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Letter to Thomas Carper and Tom Coburn - Sandy Aid for Houses of Worship


Location: Washington, DC

U.S. Reps Chris Smith (R-NJ), Grace Meng (D-NY) and Peter King (R-NY) announced today that they are urging key U.S. Senators to allow a vote on legislation that would allow the use of federal disaster funds to rebuild houses of worship damaged by Hurricane Sandy.

The three lawmakers, who worked to pass the bill in the House last month, made the case in a letter they sent to Senators Thomas Carper (D-DE), Chairman of the Senate Homeland Security Committee and Tom Coburn (R-TN), the panel's Ranking Member. The legislation is presently pending before the committee, which is the panel that has jurisdiction over the issue.

The measure, entitled the Federal Disaster Assistance Nonprofit Fairness Act of 2013 (H.R. 592) would add houses of worship to the government's list of private nonprofit organizations that qualify for FEMA assistance. Presently, these institutions are excluded by FEMA from receiving such funds.

The legislation overwhelmingly passed the House on February 13 by a vote of 354-72.

Below is the text of the letter and a PDF of the correspondence is attached.


The Honorable Thomas Carper
Chairman, Committee on Homeland Security and Governmental Affairs
513 Hart Senate Office Building
Washington, DC 20510

The Honorable Tom Coburn
Ranking Member, Committee on Homeland Security and Governmental Affairs
172 Russell Senate Office Building
Washington, DC 20510

Dear Chairman Carper and Ranking Member Coburn:

We write to strongly urge the expeditious consideration of HR 592, the Federal Disaster Assistance Nonprofit Fairness Act of 2013, by the Senate Committee on Homeland Security and Governmental Affairs. The bill allows houses of worship to apply for Federal Emergency Management Agency Public Assistance grants on the exact same terms as other private non-profit facilities.

Hurricane Sandy inflicted unprecedented damage on New Jersey, New York and across the Northeast. It left communities and families devastated and in need of assistance to recover and rebuild. One of the major shortcomings of the recovery process has been the exclusion of houses of worship from federal assistance. Houses of worship are crucial public institutions within our communities. They serve as community centers, and during times of natural disaster help feed, comfort, and shelter thousands of victims. However, they are still denied by FEMA the equal treatment that they deserve.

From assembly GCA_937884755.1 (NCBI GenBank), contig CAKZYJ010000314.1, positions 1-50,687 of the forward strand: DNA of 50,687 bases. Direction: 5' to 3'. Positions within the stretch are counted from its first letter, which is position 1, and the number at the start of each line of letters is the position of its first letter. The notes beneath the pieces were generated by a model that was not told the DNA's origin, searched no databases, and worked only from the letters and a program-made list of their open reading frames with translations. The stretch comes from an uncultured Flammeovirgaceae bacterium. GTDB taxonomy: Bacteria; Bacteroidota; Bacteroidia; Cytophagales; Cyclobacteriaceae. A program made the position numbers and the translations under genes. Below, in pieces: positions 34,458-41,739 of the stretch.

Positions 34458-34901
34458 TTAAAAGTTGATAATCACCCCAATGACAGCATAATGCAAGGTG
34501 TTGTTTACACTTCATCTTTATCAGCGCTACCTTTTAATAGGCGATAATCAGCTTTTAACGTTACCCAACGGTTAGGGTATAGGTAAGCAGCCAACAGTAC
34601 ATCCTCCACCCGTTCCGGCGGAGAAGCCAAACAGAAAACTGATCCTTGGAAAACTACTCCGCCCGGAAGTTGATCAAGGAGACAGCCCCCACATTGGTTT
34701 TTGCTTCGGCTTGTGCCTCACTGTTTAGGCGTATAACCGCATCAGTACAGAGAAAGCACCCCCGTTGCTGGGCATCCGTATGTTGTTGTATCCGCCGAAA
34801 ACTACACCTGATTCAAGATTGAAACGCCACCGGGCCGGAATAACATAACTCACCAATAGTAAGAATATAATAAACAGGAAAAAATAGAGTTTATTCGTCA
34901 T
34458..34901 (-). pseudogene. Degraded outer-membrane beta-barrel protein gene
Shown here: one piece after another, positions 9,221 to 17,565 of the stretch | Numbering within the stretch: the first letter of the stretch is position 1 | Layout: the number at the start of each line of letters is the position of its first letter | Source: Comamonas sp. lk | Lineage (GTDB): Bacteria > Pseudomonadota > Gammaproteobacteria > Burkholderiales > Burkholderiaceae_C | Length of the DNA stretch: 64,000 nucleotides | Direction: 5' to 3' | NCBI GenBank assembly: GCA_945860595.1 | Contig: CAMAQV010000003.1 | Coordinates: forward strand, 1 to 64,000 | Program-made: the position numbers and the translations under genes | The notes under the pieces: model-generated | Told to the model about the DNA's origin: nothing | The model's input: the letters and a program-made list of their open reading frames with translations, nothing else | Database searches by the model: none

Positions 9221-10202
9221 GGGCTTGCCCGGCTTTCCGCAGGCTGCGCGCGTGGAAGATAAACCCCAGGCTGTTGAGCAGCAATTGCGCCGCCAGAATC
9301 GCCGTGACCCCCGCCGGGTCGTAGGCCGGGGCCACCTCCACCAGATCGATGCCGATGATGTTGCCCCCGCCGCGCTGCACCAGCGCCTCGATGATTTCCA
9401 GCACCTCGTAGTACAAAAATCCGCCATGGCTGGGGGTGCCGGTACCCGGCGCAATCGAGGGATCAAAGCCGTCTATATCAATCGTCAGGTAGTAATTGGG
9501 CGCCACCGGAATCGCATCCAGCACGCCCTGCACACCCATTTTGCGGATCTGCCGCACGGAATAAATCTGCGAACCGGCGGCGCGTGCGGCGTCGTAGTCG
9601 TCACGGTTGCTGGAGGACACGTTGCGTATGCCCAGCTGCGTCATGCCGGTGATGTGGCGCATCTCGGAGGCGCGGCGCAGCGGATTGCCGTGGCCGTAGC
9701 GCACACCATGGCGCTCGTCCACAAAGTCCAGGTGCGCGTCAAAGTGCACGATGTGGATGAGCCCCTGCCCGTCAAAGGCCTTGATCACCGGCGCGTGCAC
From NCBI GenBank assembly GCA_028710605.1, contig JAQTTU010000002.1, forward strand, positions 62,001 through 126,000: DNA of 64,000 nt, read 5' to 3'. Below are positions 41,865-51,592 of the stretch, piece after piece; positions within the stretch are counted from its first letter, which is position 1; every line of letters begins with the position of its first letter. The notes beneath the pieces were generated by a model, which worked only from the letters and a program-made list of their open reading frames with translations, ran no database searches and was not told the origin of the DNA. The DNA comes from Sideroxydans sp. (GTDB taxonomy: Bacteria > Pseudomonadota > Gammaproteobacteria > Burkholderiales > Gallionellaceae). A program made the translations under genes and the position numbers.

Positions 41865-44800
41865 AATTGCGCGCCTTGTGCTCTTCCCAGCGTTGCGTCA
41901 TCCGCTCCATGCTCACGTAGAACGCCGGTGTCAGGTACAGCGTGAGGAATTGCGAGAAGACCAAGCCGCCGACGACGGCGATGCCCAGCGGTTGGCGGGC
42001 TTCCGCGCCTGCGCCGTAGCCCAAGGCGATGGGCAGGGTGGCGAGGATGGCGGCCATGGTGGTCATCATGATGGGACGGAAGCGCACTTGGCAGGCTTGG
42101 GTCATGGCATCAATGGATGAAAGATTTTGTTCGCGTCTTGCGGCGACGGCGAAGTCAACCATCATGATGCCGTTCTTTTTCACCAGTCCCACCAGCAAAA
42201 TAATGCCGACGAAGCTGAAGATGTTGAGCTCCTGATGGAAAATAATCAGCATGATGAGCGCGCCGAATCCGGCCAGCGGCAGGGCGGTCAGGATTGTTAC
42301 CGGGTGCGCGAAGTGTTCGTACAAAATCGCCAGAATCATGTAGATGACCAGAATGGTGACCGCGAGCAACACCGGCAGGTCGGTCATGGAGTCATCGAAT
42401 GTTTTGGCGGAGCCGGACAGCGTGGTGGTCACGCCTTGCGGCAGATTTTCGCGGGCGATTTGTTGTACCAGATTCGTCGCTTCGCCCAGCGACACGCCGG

On February 13, 2013, HR 592 passed the House of Representatives with overwhelming support by a vote of 354 to 72. While we respect your decision to put the bill through regular order in the committee, we hope that doing so will not unnecessarily delay its passage. The bill appropriates no new funds. Any funds granted to houses of worship would only be allocated in accordance with standard FEMA grant procedure to other private non-profit facilities in the wake of a natural disaster.

Providing federal assistance to religious groups to rebuild or prevent disasters is not unprecedented. Federal action in the past supports this change in law. Funds were provided to churches damaged in the Oklahoma City terrorist attack. The Department of Homeland Security provides funding to houses of worship for security upgrades. The Department of the Interior provides grants to historically significant churches and synagogues. FEMA gave aid to religious groups in the aftermath of the Seattle earthquake in 2002.

Two highly respected members of the legal community, Alan Dershowitz and Douglas Laycock, support HR 592 on its Constitutional grounds. Alan Dershowitz wrote that, "Under precedents of the U.S. Supreme Court, religious institutions may receive government aid if it is in the context of a broadly available program with criteria that are neutral toward religion and pose no risks of religious favoritism. This is certainly the case in the context of FEMA disbursing aid to repair buildings in the wake of a natural disaster." Douglas Laycock wrote that, "To include places of worship in disaster relief is neutral; to exclude them would be affirmatively hostile. There is no constitutional obstacle to including them." We hope that their words and federal precedent will aid your decision while considering the bill.

The Senate was quick to act in passing the Hurricane Sandy Disaster Relief Appropriations Act relief package, and we urge the continued support of our communities' recoveries. Your consideration and support of HR 592 will ensure that vital community institutions will have a fair chance at aid to rebuild.


Chris Smith Grace Meng Peter King

Member of Congress Member of Congress Member of Congress

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